By Doron Krakow
A Milestone Anniversary
This month marks 70 years since the Bloor Street YMHA in downtown Toronto, Ontario, was founded. Known today as the Miles Nadal Jewish Community Center, it is where, on June 1, I found myself giving a talk on the history of the JCC Movement, a topic about which I have found it increasingly necessary to become knowledgeable. It seems that to be a senior leader is to be seen as a historian of sorts, and the opportunity to lecture on the topic prompted me to dive into our story—an educational journey I look forward to continuing in the months and years to come.
Most of the institutions across our movement are known today as JCCs, though many still carry names that reflect prior chapters in our history—prominent among them are Ys, but also such names as Jewish Educational Alliance (Savannah, Georgia) and Jewish Community Alliance (Jacksonville, Florida). Almost all began as gathering places for newly arrived immigrant Jewish men. They came for illumination, for culture, for an opportunity to gain skills and insights that would help them adapt to their new country while sustaining ties to their roots in Judaism and our shared history as a Jewish people. From among the huge array of elements and insights about our past, I offer a few items of note to whet your appetite for more.
- The very first JCC, The Young Men’s Hebrew Literary Association in Philadelphia, Pennsylvania, opened its doors in 1850, a full year before the first YMCA (Young Men’s Christian Association) was established.
- The oldest continuously operating JCC was founded in Baltimore, Maryland, in 1854 and will soon celebrate its 170th
- The first independent Young Women’s Hebrew Association (YWHA) opened its doors in New York City in 1902 and in 1903 came under the leadership of the first woman senior executive—Bella Unterberg.
- The grandest names in American Jewry sat in leadership at both the local and national levels:
- Cyrus Adler, who later served as chancellor of the Jewish Theological Seminary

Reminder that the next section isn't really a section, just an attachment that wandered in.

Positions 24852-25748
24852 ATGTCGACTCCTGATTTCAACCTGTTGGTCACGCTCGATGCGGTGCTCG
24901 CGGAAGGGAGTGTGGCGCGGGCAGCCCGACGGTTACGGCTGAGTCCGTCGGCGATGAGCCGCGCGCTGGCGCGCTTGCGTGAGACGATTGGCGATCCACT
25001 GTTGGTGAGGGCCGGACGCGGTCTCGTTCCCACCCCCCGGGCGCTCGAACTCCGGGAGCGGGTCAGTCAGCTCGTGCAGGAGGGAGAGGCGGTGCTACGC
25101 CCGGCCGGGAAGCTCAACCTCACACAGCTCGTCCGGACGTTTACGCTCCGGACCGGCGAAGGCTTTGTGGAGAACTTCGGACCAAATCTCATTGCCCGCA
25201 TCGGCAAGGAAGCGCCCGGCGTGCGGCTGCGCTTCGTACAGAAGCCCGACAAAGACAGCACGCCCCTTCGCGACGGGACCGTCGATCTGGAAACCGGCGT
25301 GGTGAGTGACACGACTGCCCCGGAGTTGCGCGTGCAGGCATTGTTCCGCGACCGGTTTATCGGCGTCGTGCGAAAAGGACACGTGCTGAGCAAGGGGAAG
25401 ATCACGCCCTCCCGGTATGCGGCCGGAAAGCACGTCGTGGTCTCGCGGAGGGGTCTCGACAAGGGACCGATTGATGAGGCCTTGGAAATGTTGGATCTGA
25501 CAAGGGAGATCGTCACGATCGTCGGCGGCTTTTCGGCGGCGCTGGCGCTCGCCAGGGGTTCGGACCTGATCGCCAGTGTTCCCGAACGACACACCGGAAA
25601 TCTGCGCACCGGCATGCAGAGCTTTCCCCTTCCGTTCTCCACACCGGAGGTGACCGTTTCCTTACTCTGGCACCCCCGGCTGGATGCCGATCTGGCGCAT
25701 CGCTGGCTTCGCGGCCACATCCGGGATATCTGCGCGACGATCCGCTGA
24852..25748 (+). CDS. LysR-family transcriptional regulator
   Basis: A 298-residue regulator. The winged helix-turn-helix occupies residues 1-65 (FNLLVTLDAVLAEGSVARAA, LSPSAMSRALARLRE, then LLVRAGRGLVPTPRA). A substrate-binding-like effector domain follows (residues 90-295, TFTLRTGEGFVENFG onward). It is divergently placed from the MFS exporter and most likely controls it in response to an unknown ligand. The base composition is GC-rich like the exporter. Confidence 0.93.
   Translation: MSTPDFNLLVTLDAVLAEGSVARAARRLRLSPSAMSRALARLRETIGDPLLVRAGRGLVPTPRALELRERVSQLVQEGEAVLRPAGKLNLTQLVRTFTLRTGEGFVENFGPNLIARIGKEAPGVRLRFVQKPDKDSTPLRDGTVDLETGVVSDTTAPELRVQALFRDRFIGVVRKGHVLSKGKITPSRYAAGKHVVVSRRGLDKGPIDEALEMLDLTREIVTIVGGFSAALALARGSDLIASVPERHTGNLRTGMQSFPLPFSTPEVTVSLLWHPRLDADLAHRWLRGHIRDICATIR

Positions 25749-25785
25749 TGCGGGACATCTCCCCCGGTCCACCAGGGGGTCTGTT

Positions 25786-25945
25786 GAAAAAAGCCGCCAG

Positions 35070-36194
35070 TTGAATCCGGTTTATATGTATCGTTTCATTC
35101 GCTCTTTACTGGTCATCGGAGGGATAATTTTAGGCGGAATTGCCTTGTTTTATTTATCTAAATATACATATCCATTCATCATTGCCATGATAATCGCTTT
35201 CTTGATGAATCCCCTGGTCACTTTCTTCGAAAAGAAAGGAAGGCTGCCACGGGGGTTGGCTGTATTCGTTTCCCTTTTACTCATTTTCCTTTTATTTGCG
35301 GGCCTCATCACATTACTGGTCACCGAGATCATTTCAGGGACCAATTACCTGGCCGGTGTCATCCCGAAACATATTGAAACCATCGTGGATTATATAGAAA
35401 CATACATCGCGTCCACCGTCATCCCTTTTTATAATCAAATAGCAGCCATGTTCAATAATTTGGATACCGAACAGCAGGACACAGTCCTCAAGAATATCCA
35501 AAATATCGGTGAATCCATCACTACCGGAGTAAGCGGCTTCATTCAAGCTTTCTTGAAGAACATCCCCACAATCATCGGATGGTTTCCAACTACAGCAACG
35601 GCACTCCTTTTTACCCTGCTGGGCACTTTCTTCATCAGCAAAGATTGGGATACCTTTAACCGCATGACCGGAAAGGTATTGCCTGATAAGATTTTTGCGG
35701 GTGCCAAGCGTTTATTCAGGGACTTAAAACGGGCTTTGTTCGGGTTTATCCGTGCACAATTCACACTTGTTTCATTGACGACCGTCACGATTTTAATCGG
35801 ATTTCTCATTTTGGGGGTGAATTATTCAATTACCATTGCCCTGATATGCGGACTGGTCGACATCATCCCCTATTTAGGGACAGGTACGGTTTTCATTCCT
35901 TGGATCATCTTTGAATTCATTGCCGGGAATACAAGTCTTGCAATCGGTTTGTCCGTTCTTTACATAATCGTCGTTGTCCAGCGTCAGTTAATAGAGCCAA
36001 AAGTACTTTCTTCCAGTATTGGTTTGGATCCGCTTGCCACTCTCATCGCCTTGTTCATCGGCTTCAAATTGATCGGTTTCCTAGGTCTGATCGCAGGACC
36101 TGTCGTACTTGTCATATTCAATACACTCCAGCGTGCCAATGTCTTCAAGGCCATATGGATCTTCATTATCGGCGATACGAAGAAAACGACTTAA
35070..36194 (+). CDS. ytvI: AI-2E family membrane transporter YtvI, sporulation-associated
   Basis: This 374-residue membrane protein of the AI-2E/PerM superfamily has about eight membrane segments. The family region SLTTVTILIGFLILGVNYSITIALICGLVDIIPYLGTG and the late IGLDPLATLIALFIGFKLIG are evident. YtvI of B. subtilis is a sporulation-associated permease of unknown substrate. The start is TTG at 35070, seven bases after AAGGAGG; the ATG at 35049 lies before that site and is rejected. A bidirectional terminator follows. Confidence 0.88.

- Judge Julian Mack, a member of the U.S. Court of Appeals
- Judah Magnes, who, in 1925, became the founding president of the Hebrew University of Jerusalem, the first modern university in our ancient homeland
- Julius Rosenwald, the founder of Sears Roebuck and Company
- Solomon Schechter, the founder of United Synagogue of Conservative Judaism
- Felix Warburg, a banking magnate and founder of the American Jewish Joint Distribution Committee (“The Joint”)
- Louis Marshall, founder of the American Jewish Committee who later donated his home to serve as the YMHA in Syracuse, New York
- These extraordinary leaders engaged in years-long debates about the role of this national enterprise, advocating it become the central agency for matters of concern and interest to Jews in the United States.
- Today’s JCC Association of North America was founded in 1917 as the Jewish Welfare Board (JWB), a coalition of Jewish agencies committed to supporting the American war effort and providing for the spiritual needs of young Jewish men as America entered The Great War (World War I). A growing American Jewish community, which by then numbered over two million, was determined to play its part, and the more than 200 YMHAs that dotted the landscape of American Jewish life at the time were the wellspring of contact and connection for young Jewish men—making our movement the center of gravity for the American Jewish war effort.